In 1955, Albert and Sallie Bolton, an African American couple living in Chicago’s “Black Belt” on the South Side, purchased their first home for $13,900. A single-family property in the city’s Hyde Park neighborhood, the home seemed like an opportunity – the couple had four children, and the area’s schools were among the city’s best – but the Boltons were, in fact, victims of contract buying, one of the many methods of housing discrimination that would come to define the Chicago of today.
Little did the Boltons know that the white real estate agent representing the home, Jay Goran, had purchased the home himself for only $4,300 a week before. Or that additional fees and costs would be added to the home’s monthly payments after the purchase. Or that after they fell behind on a payment, Goran would immediately start the eviction process, and they would stand to lose the $3,000 they had invested in the house. Their troubles are told in detail in “Family Properties: Race, Real Estate, and the Exploitation of Black Urban America” by historian and Rutgers professor Beryl Satter.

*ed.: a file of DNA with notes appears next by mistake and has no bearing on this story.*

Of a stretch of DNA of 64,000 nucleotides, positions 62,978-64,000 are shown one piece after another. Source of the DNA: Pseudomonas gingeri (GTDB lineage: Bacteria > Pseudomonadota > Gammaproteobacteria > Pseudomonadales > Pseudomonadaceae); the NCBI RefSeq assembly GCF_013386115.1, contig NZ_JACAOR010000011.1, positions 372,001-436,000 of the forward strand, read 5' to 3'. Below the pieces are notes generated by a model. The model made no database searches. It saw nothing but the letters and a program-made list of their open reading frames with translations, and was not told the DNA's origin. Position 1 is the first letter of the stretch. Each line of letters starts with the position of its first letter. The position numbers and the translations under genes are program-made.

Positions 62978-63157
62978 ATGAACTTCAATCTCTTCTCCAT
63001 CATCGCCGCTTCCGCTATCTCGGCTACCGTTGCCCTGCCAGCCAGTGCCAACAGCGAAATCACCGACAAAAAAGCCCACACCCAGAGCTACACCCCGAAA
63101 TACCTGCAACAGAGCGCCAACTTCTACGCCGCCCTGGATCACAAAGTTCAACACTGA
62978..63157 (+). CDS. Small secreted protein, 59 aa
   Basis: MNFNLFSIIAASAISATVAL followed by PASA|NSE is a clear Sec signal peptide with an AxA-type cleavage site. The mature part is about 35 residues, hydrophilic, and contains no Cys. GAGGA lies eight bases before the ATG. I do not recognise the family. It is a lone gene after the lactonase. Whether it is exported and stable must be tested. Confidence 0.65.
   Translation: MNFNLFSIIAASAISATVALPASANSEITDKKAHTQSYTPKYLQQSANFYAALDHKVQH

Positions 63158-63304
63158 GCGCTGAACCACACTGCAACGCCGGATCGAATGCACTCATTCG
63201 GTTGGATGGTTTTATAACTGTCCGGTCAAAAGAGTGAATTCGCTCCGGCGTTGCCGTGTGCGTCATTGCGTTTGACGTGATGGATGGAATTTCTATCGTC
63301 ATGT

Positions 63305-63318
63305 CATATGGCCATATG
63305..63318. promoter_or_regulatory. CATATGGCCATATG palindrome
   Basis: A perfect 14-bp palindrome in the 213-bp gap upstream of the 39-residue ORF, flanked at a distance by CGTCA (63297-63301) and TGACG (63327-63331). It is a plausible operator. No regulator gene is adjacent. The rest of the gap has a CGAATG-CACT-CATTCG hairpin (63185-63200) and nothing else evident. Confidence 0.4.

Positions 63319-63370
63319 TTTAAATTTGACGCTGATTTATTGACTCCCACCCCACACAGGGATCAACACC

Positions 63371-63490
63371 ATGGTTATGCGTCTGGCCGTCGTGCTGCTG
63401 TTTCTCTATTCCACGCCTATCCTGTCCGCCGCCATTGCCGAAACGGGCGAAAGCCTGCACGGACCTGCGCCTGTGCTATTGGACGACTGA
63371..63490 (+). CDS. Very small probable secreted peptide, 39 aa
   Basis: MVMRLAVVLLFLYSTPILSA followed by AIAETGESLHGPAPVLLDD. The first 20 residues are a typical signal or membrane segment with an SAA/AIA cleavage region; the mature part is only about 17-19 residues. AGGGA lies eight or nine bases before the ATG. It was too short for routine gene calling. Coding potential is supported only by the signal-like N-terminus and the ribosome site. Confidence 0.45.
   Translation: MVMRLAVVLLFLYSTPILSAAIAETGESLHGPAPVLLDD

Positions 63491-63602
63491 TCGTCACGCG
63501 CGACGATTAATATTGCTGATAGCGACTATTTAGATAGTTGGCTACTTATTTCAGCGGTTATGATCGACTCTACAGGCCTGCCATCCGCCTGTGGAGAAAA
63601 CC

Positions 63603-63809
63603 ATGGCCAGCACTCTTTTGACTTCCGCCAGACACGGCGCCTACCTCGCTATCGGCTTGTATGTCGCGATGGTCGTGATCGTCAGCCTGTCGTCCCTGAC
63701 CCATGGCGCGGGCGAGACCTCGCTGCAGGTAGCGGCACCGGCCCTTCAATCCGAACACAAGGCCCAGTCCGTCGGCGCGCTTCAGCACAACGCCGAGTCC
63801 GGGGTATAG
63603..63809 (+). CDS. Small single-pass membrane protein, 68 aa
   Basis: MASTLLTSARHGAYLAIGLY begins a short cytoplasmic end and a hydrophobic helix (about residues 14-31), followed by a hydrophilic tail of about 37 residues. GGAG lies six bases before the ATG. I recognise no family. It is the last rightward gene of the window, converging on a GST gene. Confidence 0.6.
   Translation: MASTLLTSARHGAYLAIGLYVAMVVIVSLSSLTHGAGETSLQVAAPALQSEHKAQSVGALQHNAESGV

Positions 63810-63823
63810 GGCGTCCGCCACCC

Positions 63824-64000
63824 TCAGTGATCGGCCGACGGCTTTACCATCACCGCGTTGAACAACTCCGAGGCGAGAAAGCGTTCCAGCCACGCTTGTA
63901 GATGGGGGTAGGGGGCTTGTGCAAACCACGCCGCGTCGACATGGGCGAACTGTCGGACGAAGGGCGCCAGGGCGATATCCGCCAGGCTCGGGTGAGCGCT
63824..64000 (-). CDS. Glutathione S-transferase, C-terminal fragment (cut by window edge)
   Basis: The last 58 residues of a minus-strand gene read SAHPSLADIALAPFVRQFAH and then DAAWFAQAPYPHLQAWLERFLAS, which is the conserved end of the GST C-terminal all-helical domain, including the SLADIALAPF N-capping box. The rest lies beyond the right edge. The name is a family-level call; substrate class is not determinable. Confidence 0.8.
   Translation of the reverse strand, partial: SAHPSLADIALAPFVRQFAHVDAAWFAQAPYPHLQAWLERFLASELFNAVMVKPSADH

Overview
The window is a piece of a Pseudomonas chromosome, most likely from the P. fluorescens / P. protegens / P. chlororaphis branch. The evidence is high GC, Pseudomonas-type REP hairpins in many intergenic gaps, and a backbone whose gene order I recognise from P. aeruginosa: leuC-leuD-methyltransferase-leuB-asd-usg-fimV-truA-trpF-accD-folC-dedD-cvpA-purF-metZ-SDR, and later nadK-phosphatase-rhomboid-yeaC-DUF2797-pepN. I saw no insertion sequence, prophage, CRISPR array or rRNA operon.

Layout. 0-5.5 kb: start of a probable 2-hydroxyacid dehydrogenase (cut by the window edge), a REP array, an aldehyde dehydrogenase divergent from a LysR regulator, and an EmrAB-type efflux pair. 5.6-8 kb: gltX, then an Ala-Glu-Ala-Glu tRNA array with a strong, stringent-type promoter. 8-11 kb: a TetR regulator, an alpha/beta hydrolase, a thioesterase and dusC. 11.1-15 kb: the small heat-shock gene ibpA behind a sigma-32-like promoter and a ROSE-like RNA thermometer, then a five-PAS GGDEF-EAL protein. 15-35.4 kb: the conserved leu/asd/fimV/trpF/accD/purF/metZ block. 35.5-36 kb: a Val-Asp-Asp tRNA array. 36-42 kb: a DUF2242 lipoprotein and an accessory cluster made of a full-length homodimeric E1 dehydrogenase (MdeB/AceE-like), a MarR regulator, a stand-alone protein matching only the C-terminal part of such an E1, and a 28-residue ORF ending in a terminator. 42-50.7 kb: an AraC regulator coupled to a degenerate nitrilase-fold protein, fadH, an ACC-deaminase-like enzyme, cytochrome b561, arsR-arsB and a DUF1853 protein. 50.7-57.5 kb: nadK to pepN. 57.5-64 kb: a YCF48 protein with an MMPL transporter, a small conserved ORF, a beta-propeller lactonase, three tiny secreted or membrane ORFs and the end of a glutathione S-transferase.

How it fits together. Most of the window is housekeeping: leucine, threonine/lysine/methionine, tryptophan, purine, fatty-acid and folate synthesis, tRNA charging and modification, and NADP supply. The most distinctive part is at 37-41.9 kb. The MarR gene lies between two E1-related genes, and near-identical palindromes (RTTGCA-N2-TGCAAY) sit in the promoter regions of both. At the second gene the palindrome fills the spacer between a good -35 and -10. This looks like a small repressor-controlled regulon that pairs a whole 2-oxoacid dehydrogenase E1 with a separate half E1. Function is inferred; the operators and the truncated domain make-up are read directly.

The Chicagoland region’s problems with race are well documented. What is less known is how closely racism and housing policy are intertwined, and how things like restrictive covenants, redlining and contract buying were the city’s (and the North’s at large) answer to the Great Migration. And while interventions at various levels and various times have helped disavow the practices once called “prudent planning,” their effects remain as real as they are stark.
In order to even begin to heal the decades-old racial boundaries carved deeply into this city and its suburbs, every agent must understand their historical context. Past policies and prejudices, both local and federal, have influenced housing and real estate in Chicago at every level, and as you will read in our cover story, effective solutions require a sobering look at the causes of the outcomes we live with now.